With the 2019 Presidents Cup beginning later this week, it's time to project how the contest in Australia might unfold.
The Americans winning in a landslide, continuing their run of Presidents Cup dominance in the process, appears to be the consensus around the golf world. While that may happen, we're also wondering which players will shine, which ones will bust, and who will provide the week's extracurricular drama at Royal Melbourne.
Here are predictions for both teams, a pick to win the event, and bold calls that could come to fruition at the 2019 Presidents Cup.
Top performer - Justin Thomas
Justin Thomas is the favorite to lead the United States in points - for good reason. He's the highest-ranked player on the squad and carried elite form throughout the fall season. He's also been a force in team competitions, collecting 7.5 of a possible nine points between the 2017 Presidents Cup and the 2018 Ryder Cup.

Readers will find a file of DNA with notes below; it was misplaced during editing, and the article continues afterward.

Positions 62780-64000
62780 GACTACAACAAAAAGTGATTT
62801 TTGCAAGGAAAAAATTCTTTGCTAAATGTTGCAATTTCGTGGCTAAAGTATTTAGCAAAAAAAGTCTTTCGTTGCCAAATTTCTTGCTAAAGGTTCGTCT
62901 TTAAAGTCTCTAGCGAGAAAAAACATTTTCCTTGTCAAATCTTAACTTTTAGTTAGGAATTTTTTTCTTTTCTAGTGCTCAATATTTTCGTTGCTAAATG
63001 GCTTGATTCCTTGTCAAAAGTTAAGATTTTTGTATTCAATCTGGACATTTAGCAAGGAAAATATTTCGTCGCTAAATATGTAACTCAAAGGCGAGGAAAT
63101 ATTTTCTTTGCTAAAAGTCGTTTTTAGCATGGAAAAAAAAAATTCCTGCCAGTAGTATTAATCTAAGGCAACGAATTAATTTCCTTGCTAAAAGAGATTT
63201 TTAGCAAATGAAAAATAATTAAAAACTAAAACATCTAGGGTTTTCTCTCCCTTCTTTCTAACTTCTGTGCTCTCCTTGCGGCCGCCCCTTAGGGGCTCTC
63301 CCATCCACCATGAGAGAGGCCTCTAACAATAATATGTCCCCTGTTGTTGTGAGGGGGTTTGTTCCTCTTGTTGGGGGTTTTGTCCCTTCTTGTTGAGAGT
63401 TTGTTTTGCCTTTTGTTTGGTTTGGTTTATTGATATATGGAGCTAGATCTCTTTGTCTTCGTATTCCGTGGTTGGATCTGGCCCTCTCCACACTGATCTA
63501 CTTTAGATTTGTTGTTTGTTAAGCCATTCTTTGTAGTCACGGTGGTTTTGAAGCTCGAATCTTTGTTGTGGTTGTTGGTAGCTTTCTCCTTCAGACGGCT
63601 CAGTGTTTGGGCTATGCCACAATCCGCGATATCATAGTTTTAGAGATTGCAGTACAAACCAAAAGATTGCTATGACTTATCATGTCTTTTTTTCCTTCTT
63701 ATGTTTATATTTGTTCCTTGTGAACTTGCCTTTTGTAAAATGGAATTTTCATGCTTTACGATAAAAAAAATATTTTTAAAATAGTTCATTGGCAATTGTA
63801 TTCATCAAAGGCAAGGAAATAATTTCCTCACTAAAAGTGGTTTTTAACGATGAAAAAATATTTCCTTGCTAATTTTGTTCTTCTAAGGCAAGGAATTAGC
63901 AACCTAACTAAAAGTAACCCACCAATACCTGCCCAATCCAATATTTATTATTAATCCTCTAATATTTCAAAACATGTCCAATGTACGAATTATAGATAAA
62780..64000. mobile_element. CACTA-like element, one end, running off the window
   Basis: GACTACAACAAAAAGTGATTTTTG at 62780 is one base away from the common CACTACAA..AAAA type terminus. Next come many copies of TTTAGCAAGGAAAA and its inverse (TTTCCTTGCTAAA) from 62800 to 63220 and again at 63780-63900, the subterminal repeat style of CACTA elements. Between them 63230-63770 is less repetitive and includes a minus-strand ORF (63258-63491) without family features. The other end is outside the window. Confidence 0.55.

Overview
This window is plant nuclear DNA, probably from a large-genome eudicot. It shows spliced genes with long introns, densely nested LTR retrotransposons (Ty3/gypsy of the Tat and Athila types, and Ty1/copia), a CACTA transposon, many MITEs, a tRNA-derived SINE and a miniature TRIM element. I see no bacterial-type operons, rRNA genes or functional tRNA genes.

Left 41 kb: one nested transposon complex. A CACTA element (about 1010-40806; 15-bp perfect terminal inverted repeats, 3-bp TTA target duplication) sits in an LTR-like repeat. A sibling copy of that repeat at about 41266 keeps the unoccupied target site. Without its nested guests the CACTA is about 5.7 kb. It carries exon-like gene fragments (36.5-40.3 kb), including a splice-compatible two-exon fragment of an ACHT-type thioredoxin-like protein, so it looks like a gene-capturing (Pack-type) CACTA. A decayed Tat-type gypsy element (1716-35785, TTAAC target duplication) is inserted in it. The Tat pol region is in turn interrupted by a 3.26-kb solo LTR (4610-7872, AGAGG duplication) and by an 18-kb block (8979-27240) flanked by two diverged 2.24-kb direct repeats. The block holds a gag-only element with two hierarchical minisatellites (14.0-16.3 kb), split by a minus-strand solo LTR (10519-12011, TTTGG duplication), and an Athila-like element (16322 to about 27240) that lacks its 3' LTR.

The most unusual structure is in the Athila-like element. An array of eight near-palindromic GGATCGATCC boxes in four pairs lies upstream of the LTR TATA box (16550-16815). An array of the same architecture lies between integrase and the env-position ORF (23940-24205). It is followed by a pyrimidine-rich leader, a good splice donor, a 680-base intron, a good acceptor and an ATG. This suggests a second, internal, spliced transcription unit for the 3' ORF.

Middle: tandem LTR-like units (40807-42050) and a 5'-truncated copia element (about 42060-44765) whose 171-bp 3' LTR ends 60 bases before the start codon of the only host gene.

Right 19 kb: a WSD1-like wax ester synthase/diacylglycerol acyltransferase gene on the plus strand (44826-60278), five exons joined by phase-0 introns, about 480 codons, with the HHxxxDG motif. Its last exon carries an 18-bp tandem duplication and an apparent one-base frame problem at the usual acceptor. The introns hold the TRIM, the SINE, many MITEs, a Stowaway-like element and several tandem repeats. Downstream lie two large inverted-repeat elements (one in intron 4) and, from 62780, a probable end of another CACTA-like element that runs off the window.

Thomas will likely be paired with Tiger Woods and Rickie Fowler for the team formats and he's a lock to play in all five sessions. When his game is on, there's nobody on the International team who can take Thomas down in an 18-hole match.
Dark horse - Webb Simpson
To call any member of the American team a dark horse would be a stretch given that they're all ranked among the top 25 players in the world. Still, Webb Simpson could easily surprise by carrying his squad with a 5-0 week.